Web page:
Manually Add a Record to an Update Set

//Manually Add a Record to an Update Set

Manually Add a Record to an Update Set

T

he primary mechanism in Service-now for transporting configuration changes between instances is the System Update Sets functionality. If you’ve worked with Service-now much at all, you’re familiar with this functionality and know that it can be a huge time saver. You also probably know that there are a few gotchas to update sets that can cause problems if you don’t pay attention to them. One of these gotchas is that not all changes you make in your instance get recorded in update sets. Of course, this is by design and it’s usually a good thing that saves you from problems. There are, however, some situations where you need to capture updates to a specific record in a table even though you don’t want all of the records in that table being captured. In this article I’ll show you a solution to this problem.

Manual Update Set Inclusion

First, let me give a couple of examples where this might come in handy…

Example 1

You need to modify the ‘Autoclose incidents’ Scheduled job to run once a day instead of once every hour. You can make this modification in your development instance, but it won’t be captured in an update set because the ‘sys_trigger’ table doesn’t have the ‘update_synch’ attribute set. There’s a great reason for this too. The last thing you want is for all of the records in the ‘sys_trigger’ table (SLA jobs, Inactivity monitors, Trend jobs, etc.) recording every update they ever make to an update set. You would end up with literally thousands of garbage updates in your update set in a matter of days just from normal system operations!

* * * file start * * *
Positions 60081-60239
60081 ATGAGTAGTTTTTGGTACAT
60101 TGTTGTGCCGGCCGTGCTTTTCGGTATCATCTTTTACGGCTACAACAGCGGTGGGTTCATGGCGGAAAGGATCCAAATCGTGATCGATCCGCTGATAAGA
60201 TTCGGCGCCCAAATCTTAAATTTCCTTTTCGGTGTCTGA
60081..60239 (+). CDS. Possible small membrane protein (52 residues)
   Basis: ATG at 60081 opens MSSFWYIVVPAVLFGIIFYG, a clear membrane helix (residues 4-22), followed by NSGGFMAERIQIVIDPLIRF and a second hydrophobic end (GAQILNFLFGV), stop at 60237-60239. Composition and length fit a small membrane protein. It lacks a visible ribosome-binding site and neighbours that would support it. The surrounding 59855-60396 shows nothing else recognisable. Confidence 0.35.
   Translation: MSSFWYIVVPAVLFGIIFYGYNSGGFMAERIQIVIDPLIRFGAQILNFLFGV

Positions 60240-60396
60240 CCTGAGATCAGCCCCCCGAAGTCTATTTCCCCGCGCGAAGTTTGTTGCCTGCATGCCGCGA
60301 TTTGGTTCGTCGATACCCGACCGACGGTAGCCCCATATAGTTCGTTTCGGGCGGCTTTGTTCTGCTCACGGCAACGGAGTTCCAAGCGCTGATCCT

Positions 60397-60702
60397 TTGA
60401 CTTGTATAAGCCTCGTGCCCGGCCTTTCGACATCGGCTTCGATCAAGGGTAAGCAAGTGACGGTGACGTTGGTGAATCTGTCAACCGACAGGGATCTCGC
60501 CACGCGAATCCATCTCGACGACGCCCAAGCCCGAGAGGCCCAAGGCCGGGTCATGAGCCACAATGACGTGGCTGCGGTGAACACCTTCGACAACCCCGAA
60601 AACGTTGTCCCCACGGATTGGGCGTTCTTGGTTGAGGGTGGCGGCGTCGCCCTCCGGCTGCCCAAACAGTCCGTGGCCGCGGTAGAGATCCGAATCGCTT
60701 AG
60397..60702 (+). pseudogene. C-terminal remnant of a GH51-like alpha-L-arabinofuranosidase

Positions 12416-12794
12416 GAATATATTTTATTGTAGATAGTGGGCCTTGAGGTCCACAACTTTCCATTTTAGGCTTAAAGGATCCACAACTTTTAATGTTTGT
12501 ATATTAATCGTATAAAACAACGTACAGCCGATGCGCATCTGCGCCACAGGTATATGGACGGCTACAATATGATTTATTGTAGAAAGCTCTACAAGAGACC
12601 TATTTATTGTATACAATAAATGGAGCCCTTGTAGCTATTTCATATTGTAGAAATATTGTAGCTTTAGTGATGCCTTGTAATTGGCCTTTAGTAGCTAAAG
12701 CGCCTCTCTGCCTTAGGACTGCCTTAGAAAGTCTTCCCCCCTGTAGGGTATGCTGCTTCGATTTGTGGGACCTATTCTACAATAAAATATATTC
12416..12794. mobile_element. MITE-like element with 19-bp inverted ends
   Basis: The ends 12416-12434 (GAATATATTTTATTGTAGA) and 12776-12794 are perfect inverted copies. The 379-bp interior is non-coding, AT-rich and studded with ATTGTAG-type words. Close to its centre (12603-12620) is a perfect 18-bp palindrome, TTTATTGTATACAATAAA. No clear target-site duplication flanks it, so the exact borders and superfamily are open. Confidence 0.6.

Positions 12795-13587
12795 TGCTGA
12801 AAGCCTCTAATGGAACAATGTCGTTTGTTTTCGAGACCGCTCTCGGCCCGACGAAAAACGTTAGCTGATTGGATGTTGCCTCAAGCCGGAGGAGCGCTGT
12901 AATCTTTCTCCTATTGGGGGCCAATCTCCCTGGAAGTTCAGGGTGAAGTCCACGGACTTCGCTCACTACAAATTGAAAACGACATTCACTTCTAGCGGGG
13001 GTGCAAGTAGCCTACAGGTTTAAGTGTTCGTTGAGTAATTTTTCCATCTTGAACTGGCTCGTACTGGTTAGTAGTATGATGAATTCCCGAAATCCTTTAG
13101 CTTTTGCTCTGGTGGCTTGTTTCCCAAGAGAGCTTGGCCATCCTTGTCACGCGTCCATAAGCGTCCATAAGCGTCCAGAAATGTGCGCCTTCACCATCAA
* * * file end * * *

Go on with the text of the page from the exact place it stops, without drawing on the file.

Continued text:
Until now, the solution to this problem was to export and import the file between instances as an added, manual step to your code migration process. It works (and in some cases may still be necessary), but it’s one more step that you would probably rather not have to think about.

Example 2